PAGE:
Macdonough’s Song

Thomas Macdonough – Bild von Gilbert Stuart -National Gallery of Art, Washington, D.C., USA

Das nachfolgende Gedicht von Rudyard Kipling ist recht unbekannt.
An die Zeilen: „But Holy State (we have lived to learn) Endeth in Holy War.“ (Aber Heilige Staaten – wie wir lernten- enden im Heiligen Krieg) erinnere ich mich oft wenn ich Zeitung lese. Deswegen sei es hier in voller Länge zitiert.


Whether the State can loose and bind In Heaven as well as on Earth: If it be wiser to kill mankind Before or after the birth-- These are matters of high concern Where State-kept schoolmen are; But Holy State (we have lived to learn) Endeth in Holy War. Whether The People be led by The Lord, Or lured by the loudest throat: If it be quicker to die by the sword Or cheaper to die by vote-- These are things we have dealt with once, (And they will not rise from their grave) For Holy People, however it runs, Endeth in wholly Slave. Whatsoever, for any cause, Seeketh to take or give Power above or beyond the Laws, Suffer it not to live! Holy State or Holy King-- Or Holy People's Will-- Have no truck with the senseless thing. Order the guns and kill! Saying --after--me:-- Once there was The People--Terror gave it birth; Once there was The People and it made a Hell of Earth Earth arose and crushed it. Listen, 0 ye slain! Once there was The People--it shall never be again!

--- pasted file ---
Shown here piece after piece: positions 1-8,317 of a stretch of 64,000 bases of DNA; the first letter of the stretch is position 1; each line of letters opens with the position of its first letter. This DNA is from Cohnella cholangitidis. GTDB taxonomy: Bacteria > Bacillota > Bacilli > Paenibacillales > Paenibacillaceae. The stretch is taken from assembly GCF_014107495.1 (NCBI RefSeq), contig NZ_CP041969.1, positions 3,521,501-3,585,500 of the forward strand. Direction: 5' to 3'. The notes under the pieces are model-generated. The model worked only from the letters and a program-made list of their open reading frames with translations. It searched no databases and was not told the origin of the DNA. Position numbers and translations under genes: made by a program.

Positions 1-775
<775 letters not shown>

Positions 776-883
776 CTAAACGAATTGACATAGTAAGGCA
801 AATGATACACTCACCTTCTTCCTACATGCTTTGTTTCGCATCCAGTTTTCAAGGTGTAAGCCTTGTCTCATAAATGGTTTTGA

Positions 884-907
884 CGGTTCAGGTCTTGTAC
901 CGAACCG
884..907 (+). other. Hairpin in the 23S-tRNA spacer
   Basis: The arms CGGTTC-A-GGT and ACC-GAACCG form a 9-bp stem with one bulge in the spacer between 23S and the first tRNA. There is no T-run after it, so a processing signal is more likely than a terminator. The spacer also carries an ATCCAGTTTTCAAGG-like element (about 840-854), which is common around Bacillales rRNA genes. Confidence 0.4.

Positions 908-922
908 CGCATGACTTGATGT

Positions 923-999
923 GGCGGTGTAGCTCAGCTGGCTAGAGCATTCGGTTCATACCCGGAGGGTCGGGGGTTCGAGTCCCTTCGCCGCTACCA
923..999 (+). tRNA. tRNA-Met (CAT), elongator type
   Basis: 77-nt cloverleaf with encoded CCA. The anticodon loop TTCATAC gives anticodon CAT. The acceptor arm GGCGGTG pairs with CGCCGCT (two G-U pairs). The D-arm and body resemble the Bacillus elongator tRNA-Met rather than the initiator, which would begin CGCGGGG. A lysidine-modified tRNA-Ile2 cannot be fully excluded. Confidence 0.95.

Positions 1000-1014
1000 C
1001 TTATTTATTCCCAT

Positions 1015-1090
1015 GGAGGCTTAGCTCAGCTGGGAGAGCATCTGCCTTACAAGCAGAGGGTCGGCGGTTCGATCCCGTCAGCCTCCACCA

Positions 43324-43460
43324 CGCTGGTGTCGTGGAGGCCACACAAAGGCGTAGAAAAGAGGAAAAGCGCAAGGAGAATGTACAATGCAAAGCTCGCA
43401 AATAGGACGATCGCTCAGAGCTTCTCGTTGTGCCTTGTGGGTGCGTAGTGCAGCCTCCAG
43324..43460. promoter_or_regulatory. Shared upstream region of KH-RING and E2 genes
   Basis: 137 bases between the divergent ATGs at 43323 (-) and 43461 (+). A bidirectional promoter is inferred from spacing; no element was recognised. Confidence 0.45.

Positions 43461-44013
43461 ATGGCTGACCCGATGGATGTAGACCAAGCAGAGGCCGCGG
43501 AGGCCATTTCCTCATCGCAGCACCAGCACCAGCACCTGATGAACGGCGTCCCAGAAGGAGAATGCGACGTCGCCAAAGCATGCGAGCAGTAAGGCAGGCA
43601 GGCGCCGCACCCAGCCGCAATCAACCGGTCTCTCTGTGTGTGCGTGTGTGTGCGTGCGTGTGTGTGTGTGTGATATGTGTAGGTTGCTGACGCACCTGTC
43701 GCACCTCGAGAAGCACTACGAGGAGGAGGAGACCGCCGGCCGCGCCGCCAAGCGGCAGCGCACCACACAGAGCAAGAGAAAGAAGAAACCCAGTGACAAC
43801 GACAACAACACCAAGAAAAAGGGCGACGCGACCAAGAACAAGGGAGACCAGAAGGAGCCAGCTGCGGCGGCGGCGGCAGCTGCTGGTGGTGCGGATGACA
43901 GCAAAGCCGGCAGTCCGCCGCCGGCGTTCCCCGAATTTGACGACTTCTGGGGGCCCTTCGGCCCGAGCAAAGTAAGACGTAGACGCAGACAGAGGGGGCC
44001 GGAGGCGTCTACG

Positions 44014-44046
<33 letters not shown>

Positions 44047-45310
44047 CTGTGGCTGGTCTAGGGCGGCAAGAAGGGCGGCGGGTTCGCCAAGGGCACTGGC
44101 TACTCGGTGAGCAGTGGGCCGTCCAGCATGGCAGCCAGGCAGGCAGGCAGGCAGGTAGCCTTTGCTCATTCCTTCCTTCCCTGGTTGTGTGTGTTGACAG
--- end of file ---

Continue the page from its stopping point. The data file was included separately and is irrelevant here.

Anmerkung zu dem Bild: ich vermute das R. Kipling sich auf Thomas Macdonough bezieht. Eine andere Deutung ist jedoch möglich.

 

Autor: Angtarion

"Si hortum in bybliotheca habes, deerit nihil" Marcus Tullius Cicero

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